8 Common Cancer Side Effects & How to Cope


Chemotherapy side effects are well known among the public: the potential loss of hair due to cancer side effects is often portrayed in films and television. What these shows rarely show is how to deal with chemotherapy and radiation side effects. Here’s some advice to make cancer treatment just a little easier.

Nausea and Vomiting

Coping with Nausea

Common chemo and radiation side effects may be nausea and vomiting. These side effects are often treated with anti-nausea medication and steroids. Below are additional interventions to help decrease the nausea and vomiting:

  • Drinking plenty of water to stay hydrated
  • Eating small amounts before you get too hungry
  • Avoiding high fat, heavy, greasy food
  • Eating dry crackers, cereal, or toast for breakfast
  • Avoiding strong odors
  • Not lying flat for two hours after eating
  • Avoiding caffeine and alcohol

If you experience nausea and vomiting, avoid eating your favorite foods. They won’t remain favorites for long if they are associated with chemotherapy side effects.

Hair Loss and Scalp Sensitivity

Coping with Hair Loss

Hair loss is one of the most common side effects of chemotherapy. Chemo drugs target fast-growing cancer cells. Unfortunately, hair follicles grow rapidly as well, and suffer damage during the course of treatment. To cope with hair loss and scalp sensitivity, the following interventions are recommended:

  • Using soft brushes to reduce scalp discomfort
  • Wearing soft scarves, caps, or hairpieces to cover hair loss
  • Cutting your hair in a short style before treatment: short hair looks thicker and makes hair loss less noticeable
  • Buying a wig before treatment so the wig shop can match your hair color and texture
  • Checking with your health insurance to see if they cover wigs

Remember, chemotherapy side effects diminish after treatment. Less than 2% of patients have difficulty growing his/her hair back once the treatment ends.

Nerve Damage (Neuropathy)

Coping with Nerve Damage

One of the more serious side effects from chemo and radiation is neuropathy (nerve damage) and it can develop during or after treatment. In some cases, it can develop years after chemo or radiation therapy ended. Usually, it is focused in the fingers and toes and may cause numbness, “pins and needles,” muscle weakness, clumsiness, and problems with balance. If you experience any of these side effects, call the oncologist immediately.

Medical treatments for neuropathy include: anticonvulsants, antidepressants (which affect chemical signals related to neuropathy), topic ointments, and anesthetic patches. Below are additional interventions that may be used:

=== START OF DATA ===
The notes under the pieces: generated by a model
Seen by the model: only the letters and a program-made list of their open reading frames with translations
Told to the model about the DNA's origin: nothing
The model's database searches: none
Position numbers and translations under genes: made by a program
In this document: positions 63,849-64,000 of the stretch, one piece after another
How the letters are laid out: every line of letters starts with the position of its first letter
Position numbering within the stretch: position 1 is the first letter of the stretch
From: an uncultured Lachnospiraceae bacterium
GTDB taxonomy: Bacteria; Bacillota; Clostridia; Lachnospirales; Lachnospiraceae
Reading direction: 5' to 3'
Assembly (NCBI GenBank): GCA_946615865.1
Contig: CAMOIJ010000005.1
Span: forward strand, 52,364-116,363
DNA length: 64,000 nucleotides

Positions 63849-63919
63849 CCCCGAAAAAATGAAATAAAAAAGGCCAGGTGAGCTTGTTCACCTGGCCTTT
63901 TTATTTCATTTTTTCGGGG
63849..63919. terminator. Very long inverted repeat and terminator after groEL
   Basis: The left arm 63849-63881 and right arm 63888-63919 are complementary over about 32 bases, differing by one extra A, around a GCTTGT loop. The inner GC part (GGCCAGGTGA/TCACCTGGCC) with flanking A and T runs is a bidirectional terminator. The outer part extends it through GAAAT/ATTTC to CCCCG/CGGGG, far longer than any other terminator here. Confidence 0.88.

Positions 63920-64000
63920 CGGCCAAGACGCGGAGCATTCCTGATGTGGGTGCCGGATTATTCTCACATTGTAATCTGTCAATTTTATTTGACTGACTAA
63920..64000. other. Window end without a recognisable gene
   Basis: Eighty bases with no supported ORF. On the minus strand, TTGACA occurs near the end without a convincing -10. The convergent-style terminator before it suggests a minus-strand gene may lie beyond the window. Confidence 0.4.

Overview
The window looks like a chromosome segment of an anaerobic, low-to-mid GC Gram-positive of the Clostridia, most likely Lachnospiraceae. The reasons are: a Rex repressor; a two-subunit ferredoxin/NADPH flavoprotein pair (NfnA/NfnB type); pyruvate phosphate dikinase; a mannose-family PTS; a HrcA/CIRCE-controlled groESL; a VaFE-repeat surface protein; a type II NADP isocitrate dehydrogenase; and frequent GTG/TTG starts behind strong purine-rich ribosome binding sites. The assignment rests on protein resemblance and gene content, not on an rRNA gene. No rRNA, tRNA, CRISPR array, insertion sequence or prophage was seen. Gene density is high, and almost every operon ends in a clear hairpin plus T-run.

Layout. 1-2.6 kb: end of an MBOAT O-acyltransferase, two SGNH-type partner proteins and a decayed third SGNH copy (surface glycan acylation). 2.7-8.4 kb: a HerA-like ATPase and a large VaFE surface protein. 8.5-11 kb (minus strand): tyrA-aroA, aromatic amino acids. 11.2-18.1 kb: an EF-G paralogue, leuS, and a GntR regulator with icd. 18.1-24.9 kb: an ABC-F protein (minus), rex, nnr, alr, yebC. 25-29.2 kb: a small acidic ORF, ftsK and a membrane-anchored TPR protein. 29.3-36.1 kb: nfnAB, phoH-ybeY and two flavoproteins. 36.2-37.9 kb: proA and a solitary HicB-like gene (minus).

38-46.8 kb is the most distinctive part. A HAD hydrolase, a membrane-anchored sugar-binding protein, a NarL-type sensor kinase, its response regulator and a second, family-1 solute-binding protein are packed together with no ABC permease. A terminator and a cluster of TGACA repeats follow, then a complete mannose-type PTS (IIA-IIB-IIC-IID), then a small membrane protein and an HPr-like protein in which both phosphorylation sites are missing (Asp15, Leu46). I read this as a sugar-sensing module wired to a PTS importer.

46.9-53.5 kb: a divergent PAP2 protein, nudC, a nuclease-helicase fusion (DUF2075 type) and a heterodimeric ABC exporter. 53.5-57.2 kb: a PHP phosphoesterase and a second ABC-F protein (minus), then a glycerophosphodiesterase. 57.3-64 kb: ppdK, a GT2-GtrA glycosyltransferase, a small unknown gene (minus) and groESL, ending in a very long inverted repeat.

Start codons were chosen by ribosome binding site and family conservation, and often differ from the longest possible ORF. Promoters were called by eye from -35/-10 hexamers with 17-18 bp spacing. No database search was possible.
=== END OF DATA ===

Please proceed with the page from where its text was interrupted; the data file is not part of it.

• Ask for physical therapy to increase balance and strength
  • Use occupational therapy to maintain fine motor skills
  • Engage in low-impact exercise (swimming, walking, or biking)
  • Try complementary therapies (acupuncture, relaxation techniques)
  • Protect your hands and feet around sharp objects
  • Avoid walking on uneven surfaces


Coping with Pain

Pain is perhaps the most anxiety-inducing of all cancer side effects and may be caused by the cancer itself or chemotherapy. The oncologist may prescribe medication or pain-relief patches for you. Other pain-controlling strategies include:

  • Relaxation and mind-body techniques
  • Massage therapy
  • Warm baths or warm washcloths (avoid areas exposed to radiation)
  • Ice and cold packs
  • Focusing on pleasurable activities


Coping with Anemia

Chemotherapy can reduce red blood cells, causing anemia. Anemia typically presents with symptoms of fatigue, heart palpitations, and shortness of breath. If you experience any of these systems, notify the oncologist. Anemia can be treated by:

  • Eating foods high in iron (red meat, dried apricots, almonds, and beans)
  • Increasing folic acid intake by eating broccoli, asparagus, spinach and lima beans)
  • Asking your oncologist about iron or folic acid supplements
  • Blood transfusions

Increased Risk of Infection

Risk and Infection

Chemotherapy side effects may include a drop in the white blood cell count, making you more susceptible to infection. To reduce the risk of infection, the following steps should be incorporated into your daily routine:

  • Practice frequent hand-washing
  • Avoid people who are sick
  • Eat a healthy diet
  • Contact the oncologist if a fever or any sign/symptoms of infection develop (signs and symptoms may include increased pain, redness, swelling, drainage, warmness at a surgical or port site)


Coping with Fatigue

90% of cancer patients experience mild to severe fatigue, which often results from common chemotherapy side effects such as anemia.  You can help overcome fatigue through the following interventions:

  • Light exercise (walking, tai chi, yoga)
  • Proper eating habits
  • Maintaining a regular sleep schedule
  • Asking the oncologist if fatigue is due to anemia or low thyroid function.

Fear and Anxiety

Coping with Fear and Anxiety

It’s perfectly normal to be concerned about treatment outcomes, so fear and anxiety are common cancer side effects. If these are not addressed, these feelings can develop into clinical depression. For assistance with this, you can seek out support groups or share feelings with a friend, family member, spiritual leader, and/or counselor. If you believe you are experiencing clinical depression, please talk with the oncologist right away so he/she can prescribe the necessary interventions to help address these feelings in order to help you better cope with the current condition and treatment plan.


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